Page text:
Seizures can be quite subtle or dramatic, but they are treatable
TO WITNESS a dog have an epileptic fit, or a seizure, is very distressing. Often our thoughts will turn to epilepsy which, although it does occur in dogs, is not the only cause of seizures.
Seizures can be caused by low glucose or calcium levels in the body, poisons, liver failure, kidney failure, some cancers, or trauma to the head or neck, to list just a few.
In all of us the nerves in the brain are constantly sending excitatory impulses.
These are limited by the brain’s own inhibitory impulses and is a finely tuned process.
It is thought that in cases of people with epilepsy there is a chemical imbalance that reduces the inhibitory impulses resulting in excessive stimulation or excitation of the brain.
Seizures are not all the same. Some can be very subtle, others dramatic. Subtle signs can be staring into space, twitching facial muscles, weakness or spasms in a limb or momentary loss of awareness (absence seizure).
A generalised seizure (grand mal seizure) is when the pet will fall to the floor, the legs will become rigid and stretch out and the whole body will jerk and twitch (tonicclonic seizure). The dog will be unresponsive. Some dogs show abnormal behaviour before a seizure. This could be restlessness, attention-seeking behaviour or hiding away (pre-ictal phase).
After a seizure some dogs recover quickly while some are disoriented and off-balance for a variable amount of time (post-ictal phase).
Owners of epileptic dogs often become attuned to their dog’s behaviour and are able to recognise the signs and predict the event. Canine epilepsy usually starts in dogs as young as one year old and as old as about six years.
Although it can happen in any breed and very occasionally in cats, it is most common in German shepherds, Border Collies, Golden Retrievers and Labradors.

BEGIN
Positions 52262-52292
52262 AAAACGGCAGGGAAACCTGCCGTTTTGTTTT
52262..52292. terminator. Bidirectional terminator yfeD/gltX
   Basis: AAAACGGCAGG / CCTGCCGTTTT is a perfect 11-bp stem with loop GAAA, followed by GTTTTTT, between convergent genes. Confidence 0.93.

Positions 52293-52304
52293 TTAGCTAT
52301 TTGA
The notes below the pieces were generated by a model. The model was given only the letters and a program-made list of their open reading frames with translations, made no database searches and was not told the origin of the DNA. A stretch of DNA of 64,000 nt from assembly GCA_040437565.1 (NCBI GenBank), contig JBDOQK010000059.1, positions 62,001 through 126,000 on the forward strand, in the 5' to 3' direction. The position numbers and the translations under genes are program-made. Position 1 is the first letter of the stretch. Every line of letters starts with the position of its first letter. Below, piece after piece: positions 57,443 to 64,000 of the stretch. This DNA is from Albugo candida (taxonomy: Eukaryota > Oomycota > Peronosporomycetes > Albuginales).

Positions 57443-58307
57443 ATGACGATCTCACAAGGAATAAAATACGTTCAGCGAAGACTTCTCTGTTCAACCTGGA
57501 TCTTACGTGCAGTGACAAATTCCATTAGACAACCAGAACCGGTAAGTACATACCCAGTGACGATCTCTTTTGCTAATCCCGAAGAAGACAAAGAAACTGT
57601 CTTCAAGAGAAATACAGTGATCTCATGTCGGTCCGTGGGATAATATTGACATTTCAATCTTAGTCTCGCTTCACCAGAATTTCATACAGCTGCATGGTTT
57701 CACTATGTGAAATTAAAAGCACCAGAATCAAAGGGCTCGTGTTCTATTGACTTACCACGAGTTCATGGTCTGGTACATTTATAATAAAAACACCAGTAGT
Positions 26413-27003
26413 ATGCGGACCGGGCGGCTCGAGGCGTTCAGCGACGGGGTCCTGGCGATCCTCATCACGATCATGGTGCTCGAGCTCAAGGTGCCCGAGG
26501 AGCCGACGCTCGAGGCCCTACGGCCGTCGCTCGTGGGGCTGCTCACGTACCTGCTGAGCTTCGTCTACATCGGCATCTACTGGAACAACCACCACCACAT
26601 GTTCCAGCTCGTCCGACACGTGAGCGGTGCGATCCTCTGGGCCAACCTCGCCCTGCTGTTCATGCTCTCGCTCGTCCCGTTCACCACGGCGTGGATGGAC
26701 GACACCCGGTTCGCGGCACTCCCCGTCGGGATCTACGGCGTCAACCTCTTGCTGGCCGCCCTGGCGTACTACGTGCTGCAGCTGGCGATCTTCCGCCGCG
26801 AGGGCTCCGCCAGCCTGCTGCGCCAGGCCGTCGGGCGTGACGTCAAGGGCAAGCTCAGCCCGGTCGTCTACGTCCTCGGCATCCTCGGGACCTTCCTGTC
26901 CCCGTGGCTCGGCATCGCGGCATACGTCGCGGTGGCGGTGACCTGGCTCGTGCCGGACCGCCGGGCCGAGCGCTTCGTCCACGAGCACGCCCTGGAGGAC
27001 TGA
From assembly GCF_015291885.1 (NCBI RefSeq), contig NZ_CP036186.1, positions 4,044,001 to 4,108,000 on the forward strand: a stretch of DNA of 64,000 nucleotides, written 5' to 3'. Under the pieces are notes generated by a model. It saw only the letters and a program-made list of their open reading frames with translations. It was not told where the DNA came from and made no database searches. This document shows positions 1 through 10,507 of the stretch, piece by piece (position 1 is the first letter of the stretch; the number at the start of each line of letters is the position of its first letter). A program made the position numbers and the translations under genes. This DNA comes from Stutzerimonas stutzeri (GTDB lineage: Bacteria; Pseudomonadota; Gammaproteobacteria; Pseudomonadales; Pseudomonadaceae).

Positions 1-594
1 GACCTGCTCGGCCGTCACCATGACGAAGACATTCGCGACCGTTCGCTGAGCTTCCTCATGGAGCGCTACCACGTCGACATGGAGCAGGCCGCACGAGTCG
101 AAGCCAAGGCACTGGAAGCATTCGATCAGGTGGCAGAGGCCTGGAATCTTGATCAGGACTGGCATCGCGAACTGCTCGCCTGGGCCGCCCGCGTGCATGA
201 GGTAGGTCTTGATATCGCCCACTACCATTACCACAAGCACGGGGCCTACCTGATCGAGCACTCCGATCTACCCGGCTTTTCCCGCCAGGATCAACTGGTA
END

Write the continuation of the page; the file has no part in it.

It is important to understand that although distressing to watch, epileptic seizures are rarely fatal. In some dogs when the seizures are totally uncontrolled they can get into a cycle of a cluster of seizures over a short period, called status epilepticus. This situation is considered an emergency as the excessive muscle activity will raise body temperature dangerously high, potentially causing damage to the brain, heart, liver and kidneys.
What to do if your dog has a seizure? Keep calm. Move the dog into a darkened area, quieten all noise and remove bystanders from the area. If necessary move anything away from the dog which may cause it harm. You can soothe and stroke your pet. Remember not to put your hand into any seizuring animal’s mouth as you can get badly bitten.
If you have your cellphone with you, film the episode including the recovery period. If there is a possibility of your pet having been poisoned, take the pet, and the suspected poison in its original container, to the vet. Before a diagnosis of canine epilepsy is made all other causes of seizures need to be ruled out. This will require a detailed history from the owner, a thorough examination, blood tests and even X-ray or MRI scans. In some cases a sample of fluid circulating around the brain (cerebro-spinal fluid) might need to be taken and tested to rule out infectious or inflammatory conditions.
Any underlying problems must be treated and future prognosis will rely on this.
Once canine epilepsy has been confirmed, treatment can start. Most cases are easy to treat and the medication is quite affordable. The aim of treatment is to significantly reduce the frequency and severity of seizures. But most epileptic pets will continue to have some seizures. Thus management, not cure.
Treatment is in the form of phenobarbitone, given as tablets, a syrup or a paste. The initial dose is calculated and then needs to be monitored and adjusted as your vet feels necessary. Some dogs are very sleepy for the first week or two of treatment. Some dogs require additional medication such as potassium bromide instead of/or in conjunction with the phenobarbitone. It is very important to have twice yearly blood tests to check the levels of phenobarbitone in the blood, which should be at a safe and effective level.
The medications, although fairly safe, do have side effects such as increased thirst, urination and appetite. Increased appetite can lead to weight gain so it may be necessary to discuss a diet with your vet.